Wed05242017

Last updateThu, 20 Apr 2017 10am

Features

He For She: An Open Invite to Fight Gender Inequality

Emma Watson He For SheI am a feminist, and I recently participated in a campaign where other feminists and I attempted to get male students at the University to take a pledge stating that they were “He For She.” The pledge was simply about making a commitment to stand for gender equality. However, there were a few male students who made excuses for not taking the pledge, and there was one in particular whom I will never forget.

This student declined to pledge with assurance. He looked us in the eyes and said, “I believe in gender equality, but not in...feminism.”

For three milliseconds I stood there, confused, and it was just enough time for him to make a getaway.

I will always regret this lapse in my motor skills, because I never got the chance to enlighten him. I did not get to tell him that a feminist is someone who believes in gender equality, and that the two are synonymous.

For centuries, the fight against gender discrimination and gender-bias has been a burden on the shoulders of those it mainly affects: women. I have come to realize that this is due to the fact that men, and some women, misunderstand the true definition of feminism.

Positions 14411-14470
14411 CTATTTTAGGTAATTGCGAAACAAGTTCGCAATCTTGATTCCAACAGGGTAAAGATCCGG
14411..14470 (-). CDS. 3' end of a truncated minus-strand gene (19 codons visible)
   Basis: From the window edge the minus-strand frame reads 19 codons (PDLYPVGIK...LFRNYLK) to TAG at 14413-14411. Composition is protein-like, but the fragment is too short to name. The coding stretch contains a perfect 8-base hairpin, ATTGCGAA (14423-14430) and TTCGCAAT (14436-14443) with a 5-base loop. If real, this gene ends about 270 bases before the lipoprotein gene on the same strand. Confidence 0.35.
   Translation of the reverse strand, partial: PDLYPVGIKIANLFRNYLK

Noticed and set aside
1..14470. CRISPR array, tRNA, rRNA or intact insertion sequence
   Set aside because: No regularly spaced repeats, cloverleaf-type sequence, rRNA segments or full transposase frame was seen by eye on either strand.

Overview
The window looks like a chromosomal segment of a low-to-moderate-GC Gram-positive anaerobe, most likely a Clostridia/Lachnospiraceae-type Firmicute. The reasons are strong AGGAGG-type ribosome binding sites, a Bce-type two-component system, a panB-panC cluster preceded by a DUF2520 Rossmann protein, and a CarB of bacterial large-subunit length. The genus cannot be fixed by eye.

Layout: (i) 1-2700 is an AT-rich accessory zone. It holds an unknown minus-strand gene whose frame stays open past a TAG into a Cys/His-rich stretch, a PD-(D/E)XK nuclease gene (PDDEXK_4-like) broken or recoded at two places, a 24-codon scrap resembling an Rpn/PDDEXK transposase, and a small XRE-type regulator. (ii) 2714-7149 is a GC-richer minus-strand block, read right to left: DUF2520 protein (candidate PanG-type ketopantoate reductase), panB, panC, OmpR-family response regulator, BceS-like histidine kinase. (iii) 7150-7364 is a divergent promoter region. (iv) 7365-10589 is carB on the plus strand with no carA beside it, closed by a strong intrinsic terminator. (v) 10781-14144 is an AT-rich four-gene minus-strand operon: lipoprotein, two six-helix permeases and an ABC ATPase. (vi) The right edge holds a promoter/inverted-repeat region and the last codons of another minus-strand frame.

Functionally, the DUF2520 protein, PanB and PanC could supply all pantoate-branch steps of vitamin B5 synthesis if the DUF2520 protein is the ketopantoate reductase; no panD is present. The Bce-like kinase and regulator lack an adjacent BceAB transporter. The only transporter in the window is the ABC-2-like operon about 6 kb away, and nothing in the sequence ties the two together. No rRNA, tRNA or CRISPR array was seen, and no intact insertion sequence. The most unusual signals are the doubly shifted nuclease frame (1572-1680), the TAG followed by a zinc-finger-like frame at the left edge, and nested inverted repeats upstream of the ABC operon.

According to a poll taken by YouGov in 2014, 75 percent of Americans do not consider themselves feminists. However, when asked if they believed that “men and women should be social, political, and economic equals,” 60 percent said yes.

So either the polls are wrong, which is unlikely, or somewhere in history the core definition of feminism was skewed in the minds of Americans. When a person says, “I am not a feminist,” they are also saying that they do not believe in gender equality, because according to the Merriam Webster Dictionary, feminism is “the belief that men and women should have equal rights and opportunities.”

Male readers, if I have enlightened you with the above definition, you now know what feminism truly means. Hopefully it has made you realize that all your life you have unknowingly been a feminist.

If this is the case, then I ask that you widen your inherent feminist beliefs towards the billions of women outside of your life. Think of all of the women and girls around the world who are discriminated against due to the simple fact that they were born female.

If you do not have the creative power to imagine, let me draw it out for you in statistics: According to the Government Printing Office, two-thirds of children denied education are girls. According to the International Labor Force Office of Geneva, women and girls make up 98 percent of the world’s trafficking victims. According to the National Institute of Justice and the Centers for Disease Control & Prevention, one out of every six American women has been the victim of an attempted or completed rape in her lifetime. Among all victims of rape, about nine out of ten are female.